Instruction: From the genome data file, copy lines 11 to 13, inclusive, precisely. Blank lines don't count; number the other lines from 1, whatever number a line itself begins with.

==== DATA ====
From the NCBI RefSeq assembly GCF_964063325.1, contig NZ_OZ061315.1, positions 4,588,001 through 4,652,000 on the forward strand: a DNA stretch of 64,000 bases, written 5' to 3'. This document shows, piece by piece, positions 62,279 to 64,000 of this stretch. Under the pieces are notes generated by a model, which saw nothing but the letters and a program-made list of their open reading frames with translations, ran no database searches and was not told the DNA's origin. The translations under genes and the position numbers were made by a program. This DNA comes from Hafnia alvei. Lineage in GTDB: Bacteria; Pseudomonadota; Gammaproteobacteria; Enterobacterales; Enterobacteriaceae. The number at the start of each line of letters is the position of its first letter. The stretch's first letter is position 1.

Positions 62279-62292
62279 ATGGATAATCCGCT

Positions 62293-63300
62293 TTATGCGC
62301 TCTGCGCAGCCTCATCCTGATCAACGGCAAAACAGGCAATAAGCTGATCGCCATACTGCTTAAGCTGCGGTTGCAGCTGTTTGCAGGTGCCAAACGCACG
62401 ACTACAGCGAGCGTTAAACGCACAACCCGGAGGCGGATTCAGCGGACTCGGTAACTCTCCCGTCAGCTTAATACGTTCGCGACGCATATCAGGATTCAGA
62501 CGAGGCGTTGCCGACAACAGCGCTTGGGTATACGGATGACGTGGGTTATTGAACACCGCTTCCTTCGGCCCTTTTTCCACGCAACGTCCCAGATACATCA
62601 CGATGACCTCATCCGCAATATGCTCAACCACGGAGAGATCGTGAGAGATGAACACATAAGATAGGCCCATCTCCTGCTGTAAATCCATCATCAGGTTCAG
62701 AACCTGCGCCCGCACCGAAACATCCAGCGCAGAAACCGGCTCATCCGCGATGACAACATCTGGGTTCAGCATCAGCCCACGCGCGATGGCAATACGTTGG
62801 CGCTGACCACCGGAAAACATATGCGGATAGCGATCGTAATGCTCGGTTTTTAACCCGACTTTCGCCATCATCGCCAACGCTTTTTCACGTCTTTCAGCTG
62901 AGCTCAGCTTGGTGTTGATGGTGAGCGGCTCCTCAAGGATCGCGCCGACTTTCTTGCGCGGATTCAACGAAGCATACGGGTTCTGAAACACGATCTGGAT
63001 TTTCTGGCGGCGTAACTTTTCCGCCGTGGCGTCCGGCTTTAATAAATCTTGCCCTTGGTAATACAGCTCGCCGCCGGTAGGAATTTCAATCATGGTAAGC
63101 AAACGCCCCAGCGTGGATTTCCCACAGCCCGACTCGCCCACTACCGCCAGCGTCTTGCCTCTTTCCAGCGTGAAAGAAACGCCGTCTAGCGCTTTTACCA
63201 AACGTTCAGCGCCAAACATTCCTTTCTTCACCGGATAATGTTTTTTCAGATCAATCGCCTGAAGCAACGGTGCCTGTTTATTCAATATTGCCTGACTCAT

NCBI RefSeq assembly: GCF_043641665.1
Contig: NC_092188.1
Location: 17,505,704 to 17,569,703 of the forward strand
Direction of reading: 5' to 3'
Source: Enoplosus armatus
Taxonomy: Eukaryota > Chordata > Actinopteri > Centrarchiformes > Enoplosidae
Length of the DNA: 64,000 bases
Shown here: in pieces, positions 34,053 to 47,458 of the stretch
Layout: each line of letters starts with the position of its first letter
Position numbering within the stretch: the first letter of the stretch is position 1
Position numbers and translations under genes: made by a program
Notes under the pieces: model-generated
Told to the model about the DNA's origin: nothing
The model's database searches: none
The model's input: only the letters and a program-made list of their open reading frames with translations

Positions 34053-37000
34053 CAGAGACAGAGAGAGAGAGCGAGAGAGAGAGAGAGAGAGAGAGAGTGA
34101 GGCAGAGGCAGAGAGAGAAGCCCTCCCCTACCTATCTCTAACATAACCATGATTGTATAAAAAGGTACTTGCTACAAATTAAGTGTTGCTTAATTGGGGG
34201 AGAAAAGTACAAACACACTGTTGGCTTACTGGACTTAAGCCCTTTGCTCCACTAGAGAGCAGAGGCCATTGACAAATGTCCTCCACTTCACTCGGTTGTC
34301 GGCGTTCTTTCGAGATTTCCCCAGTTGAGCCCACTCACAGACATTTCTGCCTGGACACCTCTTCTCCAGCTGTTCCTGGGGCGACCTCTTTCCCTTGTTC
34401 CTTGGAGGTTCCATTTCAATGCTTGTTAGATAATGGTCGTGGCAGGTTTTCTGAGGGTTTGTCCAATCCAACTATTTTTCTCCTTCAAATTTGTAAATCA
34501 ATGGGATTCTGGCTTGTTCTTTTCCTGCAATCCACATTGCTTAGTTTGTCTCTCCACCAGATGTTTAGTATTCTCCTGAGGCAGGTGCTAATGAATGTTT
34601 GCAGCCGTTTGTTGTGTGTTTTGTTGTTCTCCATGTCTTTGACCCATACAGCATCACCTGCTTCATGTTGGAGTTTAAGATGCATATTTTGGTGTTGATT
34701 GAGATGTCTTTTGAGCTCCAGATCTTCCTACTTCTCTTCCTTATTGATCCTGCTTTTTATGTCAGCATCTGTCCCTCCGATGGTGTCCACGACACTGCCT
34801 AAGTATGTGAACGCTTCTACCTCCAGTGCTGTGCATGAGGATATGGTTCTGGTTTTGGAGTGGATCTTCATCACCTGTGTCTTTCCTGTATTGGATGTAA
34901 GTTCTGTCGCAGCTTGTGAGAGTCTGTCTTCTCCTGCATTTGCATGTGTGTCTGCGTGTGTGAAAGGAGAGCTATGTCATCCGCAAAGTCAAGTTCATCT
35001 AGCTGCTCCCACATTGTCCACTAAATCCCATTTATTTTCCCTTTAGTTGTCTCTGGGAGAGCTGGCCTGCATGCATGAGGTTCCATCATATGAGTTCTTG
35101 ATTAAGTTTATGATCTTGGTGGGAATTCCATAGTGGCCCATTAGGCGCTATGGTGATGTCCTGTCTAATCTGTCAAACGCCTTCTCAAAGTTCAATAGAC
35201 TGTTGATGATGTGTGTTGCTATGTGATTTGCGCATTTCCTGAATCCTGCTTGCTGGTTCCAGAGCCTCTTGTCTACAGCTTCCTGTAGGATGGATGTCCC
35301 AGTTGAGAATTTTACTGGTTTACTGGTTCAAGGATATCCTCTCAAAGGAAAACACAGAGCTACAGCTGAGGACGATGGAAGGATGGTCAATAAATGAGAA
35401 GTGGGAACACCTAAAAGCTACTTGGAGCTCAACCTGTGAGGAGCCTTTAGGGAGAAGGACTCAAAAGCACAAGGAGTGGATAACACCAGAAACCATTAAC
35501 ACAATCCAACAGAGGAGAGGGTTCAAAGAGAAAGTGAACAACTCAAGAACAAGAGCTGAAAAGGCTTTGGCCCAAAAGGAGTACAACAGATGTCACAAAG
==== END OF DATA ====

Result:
62801 CGCTGACCACCGGAAAACATATGCGGATAGCGATCGTAATGCTCGGTTTTTAACCCGACTTTCGCCATCATCGCCAACGCTTTTTCACGTCTTTCAGCTG
62901 AGCTCAGCTTGGTGTTGATGGTGAGCGGCTCCTCAAGGATCGCGCCGACTTTCTTGCGCGGATTCAACGAAGCATACGGGTTCTGAAACACGATCTGGAT
63001 TTTCTGGCGGCGTAACTTTTCCGCCGTGGCGTCCGGCTTTAATAAATCTTGCCCTTGGTAATACAGCTCGCCGCCGGTAGGAATTTCAATCATGGTAAGC